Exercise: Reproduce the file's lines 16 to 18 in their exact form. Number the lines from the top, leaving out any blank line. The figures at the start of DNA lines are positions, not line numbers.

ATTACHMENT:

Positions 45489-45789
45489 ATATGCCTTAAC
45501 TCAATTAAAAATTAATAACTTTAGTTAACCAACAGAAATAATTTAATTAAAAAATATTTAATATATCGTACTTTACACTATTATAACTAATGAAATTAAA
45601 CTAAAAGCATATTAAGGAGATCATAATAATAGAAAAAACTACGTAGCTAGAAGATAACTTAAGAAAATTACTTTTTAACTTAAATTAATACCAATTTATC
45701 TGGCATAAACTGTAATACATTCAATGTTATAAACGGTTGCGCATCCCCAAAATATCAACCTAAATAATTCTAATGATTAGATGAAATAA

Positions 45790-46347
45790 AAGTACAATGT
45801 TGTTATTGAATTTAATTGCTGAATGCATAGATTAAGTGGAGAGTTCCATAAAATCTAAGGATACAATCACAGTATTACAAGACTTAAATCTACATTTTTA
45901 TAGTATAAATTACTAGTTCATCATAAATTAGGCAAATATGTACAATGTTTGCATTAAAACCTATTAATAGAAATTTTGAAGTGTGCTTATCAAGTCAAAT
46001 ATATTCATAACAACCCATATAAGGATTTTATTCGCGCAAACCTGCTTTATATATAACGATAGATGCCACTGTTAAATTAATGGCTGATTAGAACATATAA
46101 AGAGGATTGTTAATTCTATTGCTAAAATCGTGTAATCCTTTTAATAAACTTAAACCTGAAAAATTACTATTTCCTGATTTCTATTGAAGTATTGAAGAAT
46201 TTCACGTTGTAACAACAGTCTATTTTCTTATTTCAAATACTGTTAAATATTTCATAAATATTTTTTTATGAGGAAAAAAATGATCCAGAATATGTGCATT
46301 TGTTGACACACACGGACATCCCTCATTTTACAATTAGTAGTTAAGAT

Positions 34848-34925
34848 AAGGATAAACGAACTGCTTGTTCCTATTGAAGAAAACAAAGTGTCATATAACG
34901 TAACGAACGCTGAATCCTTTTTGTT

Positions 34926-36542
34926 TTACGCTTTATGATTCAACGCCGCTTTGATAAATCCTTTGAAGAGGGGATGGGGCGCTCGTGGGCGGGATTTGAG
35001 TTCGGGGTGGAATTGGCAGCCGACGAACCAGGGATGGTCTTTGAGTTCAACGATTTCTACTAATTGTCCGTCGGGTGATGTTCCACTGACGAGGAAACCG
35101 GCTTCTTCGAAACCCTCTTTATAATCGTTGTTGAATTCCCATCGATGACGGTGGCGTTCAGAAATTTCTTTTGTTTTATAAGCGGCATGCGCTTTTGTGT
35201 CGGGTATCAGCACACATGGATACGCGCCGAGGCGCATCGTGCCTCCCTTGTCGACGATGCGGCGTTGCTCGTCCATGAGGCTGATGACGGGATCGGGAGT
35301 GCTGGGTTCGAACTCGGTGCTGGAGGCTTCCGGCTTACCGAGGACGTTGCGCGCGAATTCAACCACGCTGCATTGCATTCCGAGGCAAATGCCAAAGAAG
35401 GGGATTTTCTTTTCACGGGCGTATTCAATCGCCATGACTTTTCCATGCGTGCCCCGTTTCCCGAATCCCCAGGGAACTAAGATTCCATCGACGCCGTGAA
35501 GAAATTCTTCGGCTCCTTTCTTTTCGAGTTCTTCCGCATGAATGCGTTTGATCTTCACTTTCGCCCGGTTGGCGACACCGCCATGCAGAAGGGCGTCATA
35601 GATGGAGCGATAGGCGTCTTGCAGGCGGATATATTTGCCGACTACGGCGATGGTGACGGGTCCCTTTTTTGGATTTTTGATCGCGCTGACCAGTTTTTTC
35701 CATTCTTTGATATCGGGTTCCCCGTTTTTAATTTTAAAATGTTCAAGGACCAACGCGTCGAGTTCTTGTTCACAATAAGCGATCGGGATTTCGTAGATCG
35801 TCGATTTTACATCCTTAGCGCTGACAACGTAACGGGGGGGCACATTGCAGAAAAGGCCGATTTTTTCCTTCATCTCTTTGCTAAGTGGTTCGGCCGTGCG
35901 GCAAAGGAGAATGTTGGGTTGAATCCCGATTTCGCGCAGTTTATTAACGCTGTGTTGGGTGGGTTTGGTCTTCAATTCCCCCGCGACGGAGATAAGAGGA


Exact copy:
34901 TAACGAACGCTGAATCCTTTTTGTT

Positions 34926-36542
34926 TTACGCTTTATGATTCAACGCCGCTTTGATAAATCCTTTGAAGAGGGGATGGGGCGCTCGTGGGCGGGATTTGAG